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jordanlewis
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Assert your Go code is inlined and bounds-check eliminated

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gcassert

gcassert is a program for making assertions about compiler decisions in Golang programs, via inline comment directives like

//gcassert:inline
.

Currently supported directives:

  • //gcassert:inline
    to assert function callsites are inlined
  • //gcassert:bce
    to assert bounds checks are eliminated
  • //gcassert:noescape
    to assert variables don't escape to the heap

Example

Given a file

foo.go
:
package foo

func addOne(i int) int { return i+1 }

//gcassert:inline func addTwo(i int) int { return i+1 }

func a(ints []int) int { var sum int for i := range ints { //gcassert:bce,inline sum += addOne(ints[i])

    sum += addTwo(ints[i]) //gcassert:bce

    sum += ints[i] //gcassert:bce
}
return sum

}

The inline

//gcassert
directive will cause
gcassert
to fail if the line
sum += addOne(ints[i])
is either not inlined or contains bounds checks.

A

//gcassert:inline
directive on a function will cause
gcassert
to fail if any of the callers of that function do not get inlined.

//gcassert
comments expect a comma-separated list of directives after
//gcassert:
. They can be included above the line in question or after, as an inline comment.

Installation

To get the gcassert binary:

go get github.com/jordanlewis/gcassert/cmd/gcassert

To get the gcassert library:

go get github.com/jordanlewis/gcassert

Usage

As a binary

Run gcassert on packages containing gcassert directives, like this:

gcassert ./package/path

The program will output all lines that had a gcassert directive that wasn't respected by the compiler.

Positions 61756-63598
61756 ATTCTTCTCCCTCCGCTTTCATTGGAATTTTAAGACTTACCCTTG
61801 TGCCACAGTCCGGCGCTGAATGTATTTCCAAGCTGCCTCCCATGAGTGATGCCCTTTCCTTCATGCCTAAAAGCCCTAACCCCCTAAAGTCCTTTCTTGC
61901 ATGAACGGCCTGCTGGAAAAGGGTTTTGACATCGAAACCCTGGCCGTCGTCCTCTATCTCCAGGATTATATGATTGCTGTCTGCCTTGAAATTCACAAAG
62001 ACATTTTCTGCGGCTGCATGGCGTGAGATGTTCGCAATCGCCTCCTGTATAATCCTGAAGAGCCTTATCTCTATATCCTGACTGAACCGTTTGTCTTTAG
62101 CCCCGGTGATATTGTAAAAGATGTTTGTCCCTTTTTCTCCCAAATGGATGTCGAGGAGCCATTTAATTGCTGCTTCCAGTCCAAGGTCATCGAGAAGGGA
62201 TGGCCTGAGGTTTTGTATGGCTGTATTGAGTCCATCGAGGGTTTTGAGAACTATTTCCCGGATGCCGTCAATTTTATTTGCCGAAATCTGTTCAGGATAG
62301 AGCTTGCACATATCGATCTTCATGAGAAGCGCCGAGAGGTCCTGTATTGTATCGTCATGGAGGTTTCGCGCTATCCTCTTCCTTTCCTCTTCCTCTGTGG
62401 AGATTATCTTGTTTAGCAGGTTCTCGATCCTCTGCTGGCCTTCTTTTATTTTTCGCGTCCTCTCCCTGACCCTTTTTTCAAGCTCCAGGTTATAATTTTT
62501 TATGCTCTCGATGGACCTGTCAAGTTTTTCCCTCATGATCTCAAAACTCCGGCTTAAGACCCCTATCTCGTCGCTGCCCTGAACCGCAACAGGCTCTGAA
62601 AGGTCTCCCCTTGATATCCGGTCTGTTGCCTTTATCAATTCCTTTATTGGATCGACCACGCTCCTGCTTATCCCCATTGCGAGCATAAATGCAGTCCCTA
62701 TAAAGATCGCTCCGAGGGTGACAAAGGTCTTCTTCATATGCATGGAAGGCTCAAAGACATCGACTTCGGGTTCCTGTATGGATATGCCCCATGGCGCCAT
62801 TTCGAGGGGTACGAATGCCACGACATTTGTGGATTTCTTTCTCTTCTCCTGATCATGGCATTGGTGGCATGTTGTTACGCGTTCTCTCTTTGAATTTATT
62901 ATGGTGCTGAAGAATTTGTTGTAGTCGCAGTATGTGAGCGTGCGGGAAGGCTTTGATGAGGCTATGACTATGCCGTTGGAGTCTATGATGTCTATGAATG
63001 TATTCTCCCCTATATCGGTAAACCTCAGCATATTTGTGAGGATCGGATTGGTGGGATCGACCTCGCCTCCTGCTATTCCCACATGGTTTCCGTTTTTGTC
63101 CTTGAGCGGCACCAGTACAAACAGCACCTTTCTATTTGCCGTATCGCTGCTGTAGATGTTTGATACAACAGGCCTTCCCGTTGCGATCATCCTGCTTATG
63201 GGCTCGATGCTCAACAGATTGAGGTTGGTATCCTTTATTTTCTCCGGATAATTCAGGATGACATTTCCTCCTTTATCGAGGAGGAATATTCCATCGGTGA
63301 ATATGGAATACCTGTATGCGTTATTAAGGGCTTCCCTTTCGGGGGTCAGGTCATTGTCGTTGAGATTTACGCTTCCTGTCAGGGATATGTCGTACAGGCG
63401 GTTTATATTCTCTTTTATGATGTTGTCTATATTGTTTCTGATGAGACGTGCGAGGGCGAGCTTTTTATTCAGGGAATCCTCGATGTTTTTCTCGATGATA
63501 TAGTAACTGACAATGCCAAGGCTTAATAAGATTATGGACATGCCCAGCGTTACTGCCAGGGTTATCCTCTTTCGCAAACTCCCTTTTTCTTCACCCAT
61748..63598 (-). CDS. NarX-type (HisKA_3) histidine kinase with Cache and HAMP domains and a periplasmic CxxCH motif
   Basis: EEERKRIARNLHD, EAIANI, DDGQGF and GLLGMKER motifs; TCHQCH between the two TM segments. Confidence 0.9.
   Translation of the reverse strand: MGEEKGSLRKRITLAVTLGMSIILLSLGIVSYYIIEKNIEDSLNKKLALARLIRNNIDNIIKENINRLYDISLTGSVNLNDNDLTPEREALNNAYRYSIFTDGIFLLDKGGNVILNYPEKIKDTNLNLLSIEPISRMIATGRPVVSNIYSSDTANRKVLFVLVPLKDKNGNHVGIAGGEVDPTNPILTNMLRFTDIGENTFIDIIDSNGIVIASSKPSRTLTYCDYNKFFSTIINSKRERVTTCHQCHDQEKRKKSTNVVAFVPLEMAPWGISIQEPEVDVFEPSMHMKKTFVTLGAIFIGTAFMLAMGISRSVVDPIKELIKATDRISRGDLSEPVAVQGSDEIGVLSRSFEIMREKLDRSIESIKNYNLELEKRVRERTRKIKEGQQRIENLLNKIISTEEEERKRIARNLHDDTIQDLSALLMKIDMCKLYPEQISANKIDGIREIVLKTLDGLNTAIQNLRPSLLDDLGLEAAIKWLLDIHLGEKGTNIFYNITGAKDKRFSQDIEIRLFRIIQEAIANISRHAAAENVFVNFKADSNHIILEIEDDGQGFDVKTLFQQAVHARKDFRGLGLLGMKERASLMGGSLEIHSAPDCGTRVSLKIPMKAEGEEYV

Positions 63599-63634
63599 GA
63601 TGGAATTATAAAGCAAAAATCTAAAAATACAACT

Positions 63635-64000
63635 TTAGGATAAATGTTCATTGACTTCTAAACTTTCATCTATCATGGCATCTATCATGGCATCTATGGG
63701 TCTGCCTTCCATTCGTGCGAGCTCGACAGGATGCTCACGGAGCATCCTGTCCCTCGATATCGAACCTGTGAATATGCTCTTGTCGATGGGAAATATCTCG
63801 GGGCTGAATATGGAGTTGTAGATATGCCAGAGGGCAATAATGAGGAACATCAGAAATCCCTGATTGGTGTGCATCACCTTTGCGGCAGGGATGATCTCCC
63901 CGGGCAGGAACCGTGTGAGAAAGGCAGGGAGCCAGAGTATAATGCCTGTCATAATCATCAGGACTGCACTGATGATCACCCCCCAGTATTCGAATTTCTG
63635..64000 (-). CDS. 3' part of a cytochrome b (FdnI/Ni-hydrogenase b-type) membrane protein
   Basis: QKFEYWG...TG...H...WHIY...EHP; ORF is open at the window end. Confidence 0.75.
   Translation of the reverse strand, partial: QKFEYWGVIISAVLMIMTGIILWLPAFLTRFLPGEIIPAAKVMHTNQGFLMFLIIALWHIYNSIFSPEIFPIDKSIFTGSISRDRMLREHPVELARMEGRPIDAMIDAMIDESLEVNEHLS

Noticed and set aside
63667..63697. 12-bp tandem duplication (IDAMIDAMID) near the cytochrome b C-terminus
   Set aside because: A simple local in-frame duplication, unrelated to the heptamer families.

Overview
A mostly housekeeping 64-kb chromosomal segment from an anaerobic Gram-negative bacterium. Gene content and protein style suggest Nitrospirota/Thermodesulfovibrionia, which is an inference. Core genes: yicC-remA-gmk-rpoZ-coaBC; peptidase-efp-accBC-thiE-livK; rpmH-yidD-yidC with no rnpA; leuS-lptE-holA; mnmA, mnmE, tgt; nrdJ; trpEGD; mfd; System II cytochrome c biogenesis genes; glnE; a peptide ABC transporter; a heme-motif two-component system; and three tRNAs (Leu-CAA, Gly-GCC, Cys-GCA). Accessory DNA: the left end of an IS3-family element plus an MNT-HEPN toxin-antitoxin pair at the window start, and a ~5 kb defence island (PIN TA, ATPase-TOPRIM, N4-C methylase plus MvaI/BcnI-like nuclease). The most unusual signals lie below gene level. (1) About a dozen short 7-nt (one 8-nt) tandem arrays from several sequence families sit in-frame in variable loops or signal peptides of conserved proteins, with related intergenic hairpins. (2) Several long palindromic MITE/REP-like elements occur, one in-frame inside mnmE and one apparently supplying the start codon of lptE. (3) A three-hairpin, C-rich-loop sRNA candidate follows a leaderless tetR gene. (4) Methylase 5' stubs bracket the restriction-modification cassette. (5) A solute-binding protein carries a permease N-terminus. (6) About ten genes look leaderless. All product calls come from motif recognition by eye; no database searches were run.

For example, running on the testdata directory in this library will produce the following output:

$ gcassert ./testdata
testdata/noescape.go:21:        foo := foo{a: 1, b: 2}: foo escapes to heap:
testdata/bce.go:8:      fmt.Println(ints[5]): Found IsInBounds
testdata/bce.go:17:     sum += notInlinable(ints[i]): call was not inlined
testdata/bce.go:19:     sum += notInlinable(ints[i]): call was not inlined
testdata/inline.go:45:  alwaysInlined(3): call was not inlined
testdata/inline.go:51:  sum += notInlinable(i): call was not inlined
testdata/inline.go:55:  sum += 1: call was not inlined
testdata/inline.go:58:  test(0).neverInlinedMethod(10): call was not inlined

Inspecting each of the listed lines will show a

//gcassert
directive that wasn't upheld when running the compiler on the package.

As a library

gcassert is runnable as a library as well, for integration into your linter suite. It has a single package function,

gcassert.GCAssert
.

To use it, pass in an

io.Writer
to which errors will be written and a list of paths to check for
gcassert
assertions, like this:
package main

import "github.com/jordanlewis/gcassert"

func main() { var buf strings.Builder if err := gcassert.GCAssert(&buf, "./path/to/package", "./otherpath/to/package"); err != nil { // handle non-lint-failure related errors panic(err) } // Output the errors to stdout. fmt.Println(buf.String()) }

Directives

//gcassert:inline

The inline directive on a CallExpr asserts that the following statement contains a function that is inlined by the compiler. If the function does not get inlined, gcassert will fail.

The inline directive on a FuncDecl asserts that every caller of that function is actually inlined by the compiler.

//gcassert:bce

The bce directive asserts that the following statement contains a slice index that has no necessary bounds checks. If the compiler adds bounds checks, gcassert will fail.

//gcassert:noescape

The noescape directive asserts that the line it's attached to (meaning, whichever Go AST node is annotated by the comment) produces no "escaped to heap" messages by the Go compiler.

The Go compiler emits an "escaped to heap" message for a particular line of code if any variables on that line of code are forced to escape.

Typically, the compiler will emit such a message on the line of code that the variable is declared on. This includes method receivers, method arguments, and var declarations.

This means that the annotation must be attached to the line of code that actually contains the variable in question. For a multi-line function signature, for example, the annotation must come on the line that has the variable that would be expected not to escape to the heap:

type foo struct { a int }

// This annotation will pass, because f does not escape. //gcassert:noescape func (f foo) returnA( // This annotation will fail, because a will escape to the heap. //gcassert:noescape a int, ) *int { return &a }

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